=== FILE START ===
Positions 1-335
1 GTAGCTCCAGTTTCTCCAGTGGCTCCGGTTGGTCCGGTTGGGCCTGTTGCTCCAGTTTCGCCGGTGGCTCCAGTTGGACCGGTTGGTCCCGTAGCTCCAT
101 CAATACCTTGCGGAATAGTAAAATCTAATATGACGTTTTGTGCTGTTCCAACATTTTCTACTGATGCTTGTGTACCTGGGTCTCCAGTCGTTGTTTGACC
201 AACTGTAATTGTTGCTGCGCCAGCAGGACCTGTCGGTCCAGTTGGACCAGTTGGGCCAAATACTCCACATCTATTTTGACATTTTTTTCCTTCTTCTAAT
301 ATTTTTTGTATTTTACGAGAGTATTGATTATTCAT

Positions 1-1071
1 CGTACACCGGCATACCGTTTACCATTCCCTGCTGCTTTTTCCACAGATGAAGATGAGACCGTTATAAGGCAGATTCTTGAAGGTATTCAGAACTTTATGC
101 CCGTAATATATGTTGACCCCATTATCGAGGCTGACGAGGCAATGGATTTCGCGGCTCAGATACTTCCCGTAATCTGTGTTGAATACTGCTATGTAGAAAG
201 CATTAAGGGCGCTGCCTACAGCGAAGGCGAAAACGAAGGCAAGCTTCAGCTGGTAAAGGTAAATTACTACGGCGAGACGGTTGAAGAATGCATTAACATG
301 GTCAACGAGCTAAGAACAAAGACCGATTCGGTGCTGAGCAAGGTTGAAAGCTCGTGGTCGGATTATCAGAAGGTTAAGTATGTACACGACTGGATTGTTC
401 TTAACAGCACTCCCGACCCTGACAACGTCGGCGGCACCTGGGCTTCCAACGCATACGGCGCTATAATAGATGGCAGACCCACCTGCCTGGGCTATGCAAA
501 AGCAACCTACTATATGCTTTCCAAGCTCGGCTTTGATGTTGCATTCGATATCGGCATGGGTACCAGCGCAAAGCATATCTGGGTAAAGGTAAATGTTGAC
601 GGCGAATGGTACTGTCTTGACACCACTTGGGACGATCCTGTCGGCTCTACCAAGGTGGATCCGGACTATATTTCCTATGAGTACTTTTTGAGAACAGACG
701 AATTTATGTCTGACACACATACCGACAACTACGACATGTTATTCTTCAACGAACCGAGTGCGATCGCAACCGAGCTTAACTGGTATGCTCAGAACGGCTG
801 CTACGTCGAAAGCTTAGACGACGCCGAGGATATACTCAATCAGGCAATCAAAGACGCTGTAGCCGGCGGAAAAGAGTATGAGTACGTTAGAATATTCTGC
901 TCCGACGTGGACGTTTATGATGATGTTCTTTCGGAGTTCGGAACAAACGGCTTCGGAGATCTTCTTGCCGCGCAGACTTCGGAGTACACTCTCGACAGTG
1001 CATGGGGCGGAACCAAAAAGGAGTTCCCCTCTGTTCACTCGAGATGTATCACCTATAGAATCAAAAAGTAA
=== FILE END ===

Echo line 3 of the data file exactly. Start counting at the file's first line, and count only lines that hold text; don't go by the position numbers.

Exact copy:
101 CAATACCTTGCGGAATAGTAAAATCTAATATGACGTTTTGTGCTGTTCCAACATTTTCTACTGATGCTTGTGTACCTGGGTCTCCAGTCGTTGTTTGACC